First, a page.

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Short Bike Rides: Long Island
Author:
Phil Angelillo

Genre:
Travel

Click here
to buy now!


Phil Angelillo - Short Bike Rides:  Long Island
click image for larger view
Reviewed by Garuch

Rating out of 10: 8
Price: $10.00
Can be purchased at:
amazon.com

Short Bike Rides-Long Island, by Phil Angelillo, The Globe Pequot Press, has managed to cover virtually all of my favorite rides in Nassau County, and most of those I have taken in Suffolk as well. Starting at the Queens line, the book perpetuates the mistaken conceit that many Long Islanders share, that this geographic lump of sand ends at the city line. Long Islanders refuse to accept Queens and Brooklyn as part of the same topographic feature, and the city folk seem similarly inclined to deny us as well. But hey, aside from that, the book is right on!

Featuring a four page introduction, in which the author explains his philosophy and modus operandi, as well as his overview of basic safety concerns, the book wastes little time getting down to the hard tacks of route description. Each ride begins with list of ride features including; Length, Approximate Pedaling Time, Terrain, Surface, Traffic and Things to See. Immediately following the list the author launches into a prose description of the flavor and highlights of the particular ride. Phil has obviously ridden these rides as he makes it a point to mention all the items that are of interest to the average cyclist, and of absolutely no import to the four wheeled sojourners.

The ride cue sheets and a graphic route map are strategically placed opposite each other and have been set in type legible enough to photocopy for use. Realizing that many Long Islanders will ride their cars to their two wheeled jumping off points, "How to Get There" directions are inset into each map. All of the routes are closed loops leaving you off where you started (back at your car) and most feature extensions for the more motivated rider.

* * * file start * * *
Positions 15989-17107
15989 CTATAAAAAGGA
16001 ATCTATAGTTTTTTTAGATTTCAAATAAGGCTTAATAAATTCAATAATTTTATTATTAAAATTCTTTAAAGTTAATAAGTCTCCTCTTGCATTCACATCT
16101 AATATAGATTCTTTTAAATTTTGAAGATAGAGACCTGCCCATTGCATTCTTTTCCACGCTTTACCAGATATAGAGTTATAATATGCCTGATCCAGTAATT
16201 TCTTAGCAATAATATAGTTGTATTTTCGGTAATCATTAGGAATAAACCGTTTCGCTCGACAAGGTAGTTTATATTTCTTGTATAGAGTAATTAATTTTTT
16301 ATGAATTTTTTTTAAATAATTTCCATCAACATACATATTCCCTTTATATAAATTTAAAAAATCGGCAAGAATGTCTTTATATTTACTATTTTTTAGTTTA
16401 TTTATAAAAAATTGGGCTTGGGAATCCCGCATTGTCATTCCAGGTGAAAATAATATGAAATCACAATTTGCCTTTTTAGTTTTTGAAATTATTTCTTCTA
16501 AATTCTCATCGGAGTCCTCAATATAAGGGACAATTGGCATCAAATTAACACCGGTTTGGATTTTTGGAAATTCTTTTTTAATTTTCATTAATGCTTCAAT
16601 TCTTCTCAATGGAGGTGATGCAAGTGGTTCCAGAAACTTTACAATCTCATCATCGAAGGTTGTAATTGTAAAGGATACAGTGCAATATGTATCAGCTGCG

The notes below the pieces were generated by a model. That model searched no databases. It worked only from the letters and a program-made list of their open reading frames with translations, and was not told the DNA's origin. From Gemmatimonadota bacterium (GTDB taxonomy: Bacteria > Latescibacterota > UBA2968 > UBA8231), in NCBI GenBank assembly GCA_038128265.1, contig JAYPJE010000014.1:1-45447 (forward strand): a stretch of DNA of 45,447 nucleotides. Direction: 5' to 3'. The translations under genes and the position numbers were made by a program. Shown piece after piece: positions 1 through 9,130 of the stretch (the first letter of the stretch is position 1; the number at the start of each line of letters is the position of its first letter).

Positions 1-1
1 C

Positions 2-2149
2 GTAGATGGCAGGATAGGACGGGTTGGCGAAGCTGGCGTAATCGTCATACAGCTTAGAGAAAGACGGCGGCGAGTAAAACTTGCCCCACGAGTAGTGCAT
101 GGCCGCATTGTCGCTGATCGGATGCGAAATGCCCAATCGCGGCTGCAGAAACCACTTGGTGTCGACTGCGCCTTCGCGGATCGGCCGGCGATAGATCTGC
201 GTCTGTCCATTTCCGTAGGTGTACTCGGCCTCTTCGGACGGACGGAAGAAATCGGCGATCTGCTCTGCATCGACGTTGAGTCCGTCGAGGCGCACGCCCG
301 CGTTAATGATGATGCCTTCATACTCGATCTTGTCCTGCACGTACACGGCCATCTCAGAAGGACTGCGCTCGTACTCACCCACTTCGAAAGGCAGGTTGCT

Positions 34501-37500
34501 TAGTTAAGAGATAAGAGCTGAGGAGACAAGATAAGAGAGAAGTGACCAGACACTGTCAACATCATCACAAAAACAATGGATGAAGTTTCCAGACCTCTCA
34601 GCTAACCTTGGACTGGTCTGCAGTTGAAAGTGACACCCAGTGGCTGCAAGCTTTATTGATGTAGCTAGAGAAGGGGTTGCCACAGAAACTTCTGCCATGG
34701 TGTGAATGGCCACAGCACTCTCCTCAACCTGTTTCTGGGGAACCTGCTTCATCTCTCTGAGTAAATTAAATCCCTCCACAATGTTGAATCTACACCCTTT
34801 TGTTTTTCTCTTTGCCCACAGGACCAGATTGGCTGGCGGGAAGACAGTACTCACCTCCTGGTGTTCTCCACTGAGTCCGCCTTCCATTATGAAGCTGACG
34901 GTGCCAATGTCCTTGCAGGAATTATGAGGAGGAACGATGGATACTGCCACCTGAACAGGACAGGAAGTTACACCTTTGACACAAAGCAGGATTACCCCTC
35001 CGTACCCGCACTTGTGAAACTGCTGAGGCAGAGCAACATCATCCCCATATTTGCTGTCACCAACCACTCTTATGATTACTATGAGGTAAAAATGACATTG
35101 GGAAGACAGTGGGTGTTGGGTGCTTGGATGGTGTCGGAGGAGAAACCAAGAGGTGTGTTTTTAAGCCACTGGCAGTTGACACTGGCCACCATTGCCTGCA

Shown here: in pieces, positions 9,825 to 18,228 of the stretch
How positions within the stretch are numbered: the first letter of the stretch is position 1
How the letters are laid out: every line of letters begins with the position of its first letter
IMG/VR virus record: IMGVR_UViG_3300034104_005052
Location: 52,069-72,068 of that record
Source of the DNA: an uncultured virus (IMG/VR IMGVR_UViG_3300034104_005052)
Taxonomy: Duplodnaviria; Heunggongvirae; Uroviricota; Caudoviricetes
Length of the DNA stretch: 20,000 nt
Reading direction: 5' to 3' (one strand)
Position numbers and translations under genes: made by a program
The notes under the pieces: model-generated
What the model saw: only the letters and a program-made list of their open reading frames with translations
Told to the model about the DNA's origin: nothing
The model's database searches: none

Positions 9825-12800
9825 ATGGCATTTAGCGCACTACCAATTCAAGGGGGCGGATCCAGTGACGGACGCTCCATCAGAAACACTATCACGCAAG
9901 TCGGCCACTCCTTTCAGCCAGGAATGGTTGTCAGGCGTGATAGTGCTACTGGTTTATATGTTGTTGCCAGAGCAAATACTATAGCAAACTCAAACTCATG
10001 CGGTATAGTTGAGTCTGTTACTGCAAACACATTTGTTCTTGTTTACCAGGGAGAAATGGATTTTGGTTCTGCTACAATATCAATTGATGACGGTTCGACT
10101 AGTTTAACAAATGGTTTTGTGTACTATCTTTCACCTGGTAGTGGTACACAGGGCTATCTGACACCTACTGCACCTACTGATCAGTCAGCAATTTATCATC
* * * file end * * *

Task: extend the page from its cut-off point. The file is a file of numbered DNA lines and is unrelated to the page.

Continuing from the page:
The only thing I find missing in his data is the location of the nearby bike shops. Although you don't need one unless you really need one, if you need one you really really need one! Of course the rides in this book are short rides, generally less than 21 miles with shorter routes listed for all of them, but it can be a ruined outing if you have a problem that you are not prepared to handle. So the addition of Bike Shop Listings would be nice touch that I'd like to see. The longest rout listed in the book is a total of 30 miles.

42 Rides are listed throughout Nassau and Suffolk Counties and most of the routes (in Nassau at least) that I have settled on as reasonably safe. This book is an invaluable aid for a club director looking to select routes outside his own private bailiwick. But it is also perfect for a dad or mom looking to plan out a route for an easy Sunday afternoon bike ride with the family.

Because Long Island is mostly developed suburban sprawl, the preponderance of the routes described are road rides, but the limited number of protected bike trails on Long Island are all included!

This book is a wonderful resource for Long Island biking residents, but it is an ABSOLUTELY NECESSARY item for anyone thinking of a Long Island vacation that could involve biking as well a beach going.

A great book, I recommend it highly!